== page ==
Electric Bike cyclists can do a bit more than most all-manual peddlers. We came up with rides tailored to e-bikes that are away from busy bike trails.

Free up your assist button and let the bike roll.

Monkton Ride

Guided tour

$89 per person for 2-4 hour rides

14- 30 miles | VERY hilly

START: Pedego, 1901 Monkton Road, Monkton, MD — (E-bike rentals available)

Pedego Electric Bikes of Baltimore County noticed e-bike owners looking for adventure and put together a couple of rides through the Monkton, Maryland, countryside.

Pedego guided tours take you past horse estates and historic colonial county manors. Stops can include Inverness Brewery, Ladew Gardens or Royal Rabbit Vineyard.

The ride is 14 miles when it begins, but can be extended to up to 30 miles if riders get comfortable on e-bikes and want to spend a little more time in the country.

This is a VERY hilly area. Regular bikes are not recommended even if the rider is in shape and experienced on hills. Owner John Lebo points out that manual cyclists simply can’t keep up with e-bike riders, who have to kick up the assist on hills to maintain balance.

These are roads without shoulders for the most part, so it’s safest to ride with a group.

Monkton Pedego also offers a scenic Southern Pennsylvania tour through the rural countryside on dirt and gravel roads, through woods, past streams, and family farms.

The route on the map above shows the general area that Pedigo uses. The actual route will change depending on the weekend. Below is a Ride With GPS map of a similar route that shows the elevation.

Herrington Bay Ride

Go On Your Own

21 miles | Very hilly

START: North Beach Public Lot, 9125 Chesapeake Ave, North Beach, MD

This is also a hilly ride through the countryside, Maryland’s Western Shore. You’ll ride past the Chesapeake Bay at several points and up around horse-country hills with estates overlooking the Chesapeake tributaries.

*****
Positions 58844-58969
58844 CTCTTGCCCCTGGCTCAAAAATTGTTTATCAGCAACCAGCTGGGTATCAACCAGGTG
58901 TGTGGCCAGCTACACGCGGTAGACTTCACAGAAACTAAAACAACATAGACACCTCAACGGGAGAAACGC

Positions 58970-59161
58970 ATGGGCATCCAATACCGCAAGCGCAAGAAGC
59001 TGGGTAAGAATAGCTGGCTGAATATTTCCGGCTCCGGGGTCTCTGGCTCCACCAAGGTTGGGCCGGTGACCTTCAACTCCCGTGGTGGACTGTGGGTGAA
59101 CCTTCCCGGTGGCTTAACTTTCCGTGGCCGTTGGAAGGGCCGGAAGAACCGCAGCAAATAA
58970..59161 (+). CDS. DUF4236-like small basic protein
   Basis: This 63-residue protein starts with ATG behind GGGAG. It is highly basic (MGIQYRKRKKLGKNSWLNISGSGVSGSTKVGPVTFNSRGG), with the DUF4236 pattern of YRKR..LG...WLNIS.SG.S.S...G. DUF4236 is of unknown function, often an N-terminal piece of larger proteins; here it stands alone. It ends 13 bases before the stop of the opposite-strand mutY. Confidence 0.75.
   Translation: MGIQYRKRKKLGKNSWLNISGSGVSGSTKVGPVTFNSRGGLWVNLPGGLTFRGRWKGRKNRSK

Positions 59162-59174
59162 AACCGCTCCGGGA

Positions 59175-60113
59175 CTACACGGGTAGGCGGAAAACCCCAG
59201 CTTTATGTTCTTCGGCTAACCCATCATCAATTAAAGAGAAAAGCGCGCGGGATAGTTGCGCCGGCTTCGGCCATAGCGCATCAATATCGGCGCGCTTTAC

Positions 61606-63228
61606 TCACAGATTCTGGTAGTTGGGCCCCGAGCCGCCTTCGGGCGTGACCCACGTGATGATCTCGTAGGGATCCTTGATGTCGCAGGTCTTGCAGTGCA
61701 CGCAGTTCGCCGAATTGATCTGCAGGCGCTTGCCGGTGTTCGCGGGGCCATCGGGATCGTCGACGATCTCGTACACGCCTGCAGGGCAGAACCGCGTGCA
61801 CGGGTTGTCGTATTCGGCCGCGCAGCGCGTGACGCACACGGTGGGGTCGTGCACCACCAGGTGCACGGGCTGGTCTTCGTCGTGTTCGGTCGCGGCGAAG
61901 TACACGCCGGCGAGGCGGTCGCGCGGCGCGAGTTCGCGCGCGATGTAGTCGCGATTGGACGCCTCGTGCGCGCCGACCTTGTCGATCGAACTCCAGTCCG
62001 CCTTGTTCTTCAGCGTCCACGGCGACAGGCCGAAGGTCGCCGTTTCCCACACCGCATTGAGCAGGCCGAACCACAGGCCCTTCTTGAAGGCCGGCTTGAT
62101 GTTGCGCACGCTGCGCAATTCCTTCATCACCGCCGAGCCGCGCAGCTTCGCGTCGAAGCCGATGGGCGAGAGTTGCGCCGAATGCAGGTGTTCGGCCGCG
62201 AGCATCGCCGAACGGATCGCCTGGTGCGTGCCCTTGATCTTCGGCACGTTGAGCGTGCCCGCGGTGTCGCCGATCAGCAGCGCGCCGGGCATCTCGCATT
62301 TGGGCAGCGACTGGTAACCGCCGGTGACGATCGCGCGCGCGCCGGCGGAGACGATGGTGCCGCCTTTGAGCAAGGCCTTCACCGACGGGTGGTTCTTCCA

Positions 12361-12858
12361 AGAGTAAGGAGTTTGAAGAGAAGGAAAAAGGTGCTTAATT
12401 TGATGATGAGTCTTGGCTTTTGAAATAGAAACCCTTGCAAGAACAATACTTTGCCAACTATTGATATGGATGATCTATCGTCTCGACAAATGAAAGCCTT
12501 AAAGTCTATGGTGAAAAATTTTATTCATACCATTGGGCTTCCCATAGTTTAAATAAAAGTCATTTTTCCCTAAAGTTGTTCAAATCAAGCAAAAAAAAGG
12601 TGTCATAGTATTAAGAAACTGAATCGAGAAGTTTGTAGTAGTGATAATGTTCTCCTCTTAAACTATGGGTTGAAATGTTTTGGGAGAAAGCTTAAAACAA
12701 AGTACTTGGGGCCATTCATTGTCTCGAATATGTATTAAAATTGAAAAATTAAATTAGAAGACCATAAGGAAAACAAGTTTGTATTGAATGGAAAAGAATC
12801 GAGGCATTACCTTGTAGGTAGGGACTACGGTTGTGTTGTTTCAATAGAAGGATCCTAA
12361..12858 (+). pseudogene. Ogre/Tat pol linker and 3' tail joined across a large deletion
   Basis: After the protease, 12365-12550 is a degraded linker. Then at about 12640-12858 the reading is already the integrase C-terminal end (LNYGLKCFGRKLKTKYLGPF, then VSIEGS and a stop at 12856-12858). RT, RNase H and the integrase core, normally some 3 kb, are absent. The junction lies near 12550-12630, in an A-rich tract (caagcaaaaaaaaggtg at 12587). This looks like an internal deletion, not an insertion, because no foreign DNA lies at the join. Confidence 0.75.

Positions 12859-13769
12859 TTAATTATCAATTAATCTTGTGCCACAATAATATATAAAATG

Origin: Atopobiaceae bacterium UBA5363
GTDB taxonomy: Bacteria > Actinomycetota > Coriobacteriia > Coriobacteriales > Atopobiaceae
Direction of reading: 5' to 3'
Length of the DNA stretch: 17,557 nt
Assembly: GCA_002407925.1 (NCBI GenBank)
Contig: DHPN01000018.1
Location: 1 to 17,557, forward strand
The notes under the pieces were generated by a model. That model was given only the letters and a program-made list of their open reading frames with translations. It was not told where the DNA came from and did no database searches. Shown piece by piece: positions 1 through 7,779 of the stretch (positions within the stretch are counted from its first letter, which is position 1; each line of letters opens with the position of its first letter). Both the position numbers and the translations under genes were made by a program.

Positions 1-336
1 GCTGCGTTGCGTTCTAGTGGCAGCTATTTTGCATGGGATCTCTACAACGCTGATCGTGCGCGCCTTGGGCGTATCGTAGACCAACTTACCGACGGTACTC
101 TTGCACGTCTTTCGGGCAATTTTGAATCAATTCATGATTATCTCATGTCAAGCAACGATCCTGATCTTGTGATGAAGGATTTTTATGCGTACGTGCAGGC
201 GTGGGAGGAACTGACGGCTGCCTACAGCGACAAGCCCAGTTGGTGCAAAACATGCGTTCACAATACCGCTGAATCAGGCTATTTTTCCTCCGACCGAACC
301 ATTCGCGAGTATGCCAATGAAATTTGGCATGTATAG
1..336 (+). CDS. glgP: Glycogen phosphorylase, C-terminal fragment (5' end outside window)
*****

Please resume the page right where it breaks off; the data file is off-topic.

It starts in North Beach, famous for the large public beach on the Chesapeake Bay. The route follows the shoreline until you get to the Trotts Branch river. It doesn’t have a bridge there, so you have to go up into the hills around the Chesapeake Bay tributary.

On your way into Deale, Maryland, you’ll go past Herrington Harbour North, a massive marina. Stop by its historic village, a collection of small buildings saved from destruction by the marina owner and set up by the local historical society as a hands-on museum.

Deale is a modern fishing village centered around fishing charters and sailing into the Bay. It is not especially historic like other Chesapeake Bay towns, but it does have several seafood restaurants featuring Chesapeake Bay fish, oysters, and blue crabs.

The way back takes you into the countryside, but let that assist help and enjoy those hills. The route winds you back to the shore roads and into North Beach.

Just south of North Beach is Chesapeake Beach. No public beach there, but it does have crab houses. Several have gaming in a back room, due to a deal with the state legislature years ago.

Many of the roads on this route do not have shoulders, so you’ll have to ride with traffic. Make sure you have lights on the bike and reflective clothing. It’s a popular route for regular cyclists, so you’ll have to deal with them too.

Blackwater Wildlife Refuge

Go On Your Own; Guided tours available for other routes

Hoopers Island Loop: 53 miles / Bishops Head Loop: 49 miles | FLAT

START: Harriet Tubman Museum Visitors Center, 4030 Gold Hill Road, Church Creek, MD Or Blackwater National Wildlife Refuge Visitor Center, Key Wallace Drive, Cambridge, MD

This part of the Eastern Shore is flat. Very flat. However, you’ll enjoy those e-bikes in the wind that sweeps across the vast Blackwater National Wildlife Refuge, one of the largest tidal wetlands on the East Coast.

Those winds make long rides tough for manual cyclists. Turn up the assist and enjoy this beautiful ride.

Hoopers Island Loop

This 53-mile route takes you to Hoopers Island, which is somewhat like Smith and Tangier Islands. Not so isolated, but locals do have a different way of living life.